Oxford City Council and Oxfordshire County Council have published final draft proposals for the UK’s first zero-emission zone (ZEZ), which could go live as early as December 1. Under the scheme, any car that does not meet the council’s definition of “zero-emission” would be charged £10 to drive in a ‘red zone’ in the city centre between 7am and 7pm.
The council’s definition of zero-emission, however, does not limit drivers to electric cars. Hydrogen-powered vehicles would also be accepted free of charge, while plug-in hybrid cars capable of at least 70 miles on a single charge and emissions lower than 50 g of CO2 per kilometre will be exempt from the charge, too. Unfortunately, no such plug-in hybrid cars are currently on the market.
As a result, the scheme effectively means any car with an internal combustion engine will have to pay the £10 charge to enter the zone, although that will increase to £20 in 2024. Until 2024, disabled ‘Blue Badge’ holders will get free access to the zone, as will vehicles registered to businesses within the zone. Until 2030, those who live inside the zone will get 90 percent off their fee.
From 2021 or 2022, the council is also considering a so-called ‘green zone’ surrounding the ‘red zone’, which covers just a handful of streets in the city centre. The green zone will operate much more like London’s ultra-low emission zone (ULEZ), with petrol cars will be charged to enter the zone unless they meet the Euro 4 emissions standard, while diesels will have to meet the Euro 6 standard to enter free of charge.
“2020 will be a crunch year for our climate and all our futures,” said Councillor Tom Hayes of Oxford City Council. “We face a climate emergency that threatens all of our futures. For the sake of everyone in Oxford, and especially our children’s lungs, we must clean up the lethal air we’re all breathing. Oxford’s zero emission zone will come into force this year and help make 2020 the year we make a game-changing difference.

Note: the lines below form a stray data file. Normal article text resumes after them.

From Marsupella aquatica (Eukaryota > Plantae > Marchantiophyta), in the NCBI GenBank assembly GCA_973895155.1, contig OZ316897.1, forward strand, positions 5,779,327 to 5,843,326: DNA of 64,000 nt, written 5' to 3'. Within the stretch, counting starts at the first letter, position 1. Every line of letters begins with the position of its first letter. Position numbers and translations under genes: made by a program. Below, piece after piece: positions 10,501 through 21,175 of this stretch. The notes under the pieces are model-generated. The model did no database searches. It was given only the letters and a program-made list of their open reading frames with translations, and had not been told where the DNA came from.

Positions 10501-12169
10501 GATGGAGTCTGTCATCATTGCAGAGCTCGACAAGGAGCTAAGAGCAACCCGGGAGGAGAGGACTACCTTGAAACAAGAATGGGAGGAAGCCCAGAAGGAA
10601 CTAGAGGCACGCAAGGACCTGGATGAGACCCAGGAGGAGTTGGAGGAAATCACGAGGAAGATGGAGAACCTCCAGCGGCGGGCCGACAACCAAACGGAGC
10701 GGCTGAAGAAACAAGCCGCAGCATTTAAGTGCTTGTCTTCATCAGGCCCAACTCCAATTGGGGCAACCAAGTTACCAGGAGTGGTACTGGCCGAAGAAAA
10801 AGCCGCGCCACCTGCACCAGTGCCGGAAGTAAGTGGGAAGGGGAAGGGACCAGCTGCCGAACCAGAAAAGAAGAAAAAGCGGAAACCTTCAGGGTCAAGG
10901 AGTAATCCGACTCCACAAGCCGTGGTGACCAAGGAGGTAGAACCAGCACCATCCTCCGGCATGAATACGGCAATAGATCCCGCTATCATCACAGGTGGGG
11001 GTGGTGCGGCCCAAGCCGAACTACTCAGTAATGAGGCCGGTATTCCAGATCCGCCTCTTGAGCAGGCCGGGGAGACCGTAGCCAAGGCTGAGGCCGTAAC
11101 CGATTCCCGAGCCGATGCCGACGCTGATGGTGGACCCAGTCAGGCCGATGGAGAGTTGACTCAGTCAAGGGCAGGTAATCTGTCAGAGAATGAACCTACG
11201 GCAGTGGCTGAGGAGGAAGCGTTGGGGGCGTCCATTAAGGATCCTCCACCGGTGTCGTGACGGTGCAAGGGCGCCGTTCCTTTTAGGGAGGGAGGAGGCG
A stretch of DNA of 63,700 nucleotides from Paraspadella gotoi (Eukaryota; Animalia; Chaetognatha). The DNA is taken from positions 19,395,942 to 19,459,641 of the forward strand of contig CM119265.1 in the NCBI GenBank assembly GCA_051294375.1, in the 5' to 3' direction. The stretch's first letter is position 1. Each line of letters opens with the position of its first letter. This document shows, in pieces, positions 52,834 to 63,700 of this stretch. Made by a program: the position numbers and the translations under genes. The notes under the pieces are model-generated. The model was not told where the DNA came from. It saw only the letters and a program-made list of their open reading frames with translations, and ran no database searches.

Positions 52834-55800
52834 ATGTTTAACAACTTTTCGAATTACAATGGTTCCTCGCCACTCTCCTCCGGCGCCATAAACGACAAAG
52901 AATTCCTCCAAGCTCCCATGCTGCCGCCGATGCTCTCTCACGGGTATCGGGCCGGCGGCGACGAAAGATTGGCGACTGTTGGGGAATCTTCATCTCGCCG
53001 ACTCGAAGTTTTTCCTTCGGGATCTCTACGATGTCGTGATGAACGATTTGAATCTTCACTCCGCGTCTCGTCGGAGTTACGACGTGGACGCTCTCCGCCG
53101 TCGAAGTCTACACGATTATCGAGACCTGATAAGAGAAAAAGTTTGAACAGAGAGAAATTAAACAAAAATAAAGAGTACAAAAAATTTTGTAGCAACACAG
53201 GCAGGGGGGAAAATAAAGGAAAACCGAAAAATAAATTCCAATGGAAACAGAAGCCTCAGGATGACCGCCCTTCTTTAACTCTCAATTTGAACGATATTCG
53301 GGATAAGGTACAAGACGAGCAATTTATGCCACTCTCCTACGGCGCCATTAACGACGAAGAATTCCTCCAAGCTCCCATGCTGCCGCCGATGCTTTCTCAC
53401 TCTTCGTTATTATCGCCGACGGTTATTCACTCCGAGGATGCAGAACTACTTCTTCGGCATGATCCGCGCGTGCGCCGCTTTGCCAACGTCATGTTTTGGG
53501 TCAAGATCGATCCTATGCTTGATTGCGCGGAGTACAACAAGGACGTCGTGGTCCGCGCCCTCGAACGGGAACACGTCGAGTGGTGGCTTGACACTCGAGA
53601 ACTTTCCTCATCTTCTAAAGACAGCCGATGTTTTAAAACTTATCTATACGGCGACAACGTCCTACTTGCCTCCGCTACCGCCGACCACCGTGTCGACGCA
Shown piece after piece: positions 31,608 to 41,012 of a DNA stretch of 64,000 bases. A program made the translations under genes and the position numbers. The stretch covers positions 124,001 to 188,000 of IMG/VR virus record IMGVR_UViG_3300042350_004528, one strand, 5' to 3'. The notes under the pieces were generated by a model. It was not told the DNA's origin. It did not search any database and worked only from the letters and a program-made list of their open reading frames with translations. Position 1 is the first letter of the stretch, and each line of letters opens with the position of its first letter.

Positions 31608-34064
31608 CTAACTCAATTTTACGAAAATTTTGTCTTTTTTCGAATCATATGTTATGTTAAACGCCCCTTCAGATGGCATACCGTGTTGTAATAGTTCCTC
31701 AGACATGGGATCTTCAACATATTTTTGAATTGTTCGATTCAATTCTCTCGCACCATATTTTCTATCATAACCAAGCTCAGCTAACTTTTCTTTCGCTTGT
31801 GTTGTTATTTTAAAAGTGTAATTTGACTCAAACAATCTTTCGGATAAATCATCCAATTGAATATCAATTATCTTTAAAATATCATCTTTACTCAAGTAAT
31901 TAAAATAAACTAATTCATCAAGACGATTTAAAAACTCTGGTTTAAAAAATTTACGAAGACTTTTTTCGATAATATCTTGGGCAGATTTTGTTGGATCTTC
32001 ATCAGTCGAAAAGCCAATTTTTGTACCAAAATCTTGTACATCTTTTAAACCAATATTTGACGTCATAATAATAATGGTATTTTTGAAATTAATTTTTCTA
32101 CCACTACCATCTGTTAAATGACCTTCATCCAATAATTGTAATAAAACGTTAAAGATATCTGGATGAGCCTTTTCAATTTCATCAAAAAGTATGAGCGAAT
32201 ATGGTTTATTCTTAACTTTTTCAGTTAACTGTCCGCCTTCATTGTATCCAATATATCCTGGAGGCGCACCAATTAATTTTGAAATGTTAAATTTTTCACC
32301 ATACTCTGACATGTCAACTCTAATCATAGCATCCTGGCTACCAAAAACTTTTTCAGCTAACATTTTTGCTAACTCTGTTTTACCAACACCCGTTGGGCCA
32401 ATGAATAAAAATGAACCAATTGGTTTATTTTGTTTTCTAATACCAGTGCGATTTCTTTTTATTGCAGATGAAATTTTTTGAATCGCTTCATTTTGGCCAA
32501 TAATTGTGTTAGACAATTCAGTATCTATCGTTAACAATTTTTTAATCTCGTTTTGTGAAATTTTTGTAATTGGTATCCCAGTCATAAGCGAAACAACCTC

“With our strengthened zero-emission zone and the introduction of hundreds of supporting charging points, our medieval city is leading the electric vehicle revolution. Our two councils have taken a fresh look at the big idea of charging commuters to drive polluting vehicles in and out of the city centre. And we’re listening to Oxford’s Citizens’ Assembly on Climate Change by speeding up our journey to a city-wide zero emission zone.
“Local government isn’t prepared to delay action. Our two councils are working together to enhance lives here in Oxford and across the market towns and villages of Oxfordshire.”
But the plans do not have universal approval, with the Freight Transport Association (FTA) describing the system as a “tax on vital commercial vehicles”.
“The FTA is calling for Oxford City Council and Oxfordshire County Council to reconsider their plans to restrict non-zero emission commercial vehicles operating within areas of the city,” said Rebecca Kite, the FTA’s environment policy manager. “It is simply too soon to implement such a punitive scheme; there are currently no zero-emission trucks on the market, and very limited options for vans. And without a workable definition for an Ultra Low Emission Truck, the scheme is effectively a tax on essential freight vehicles.”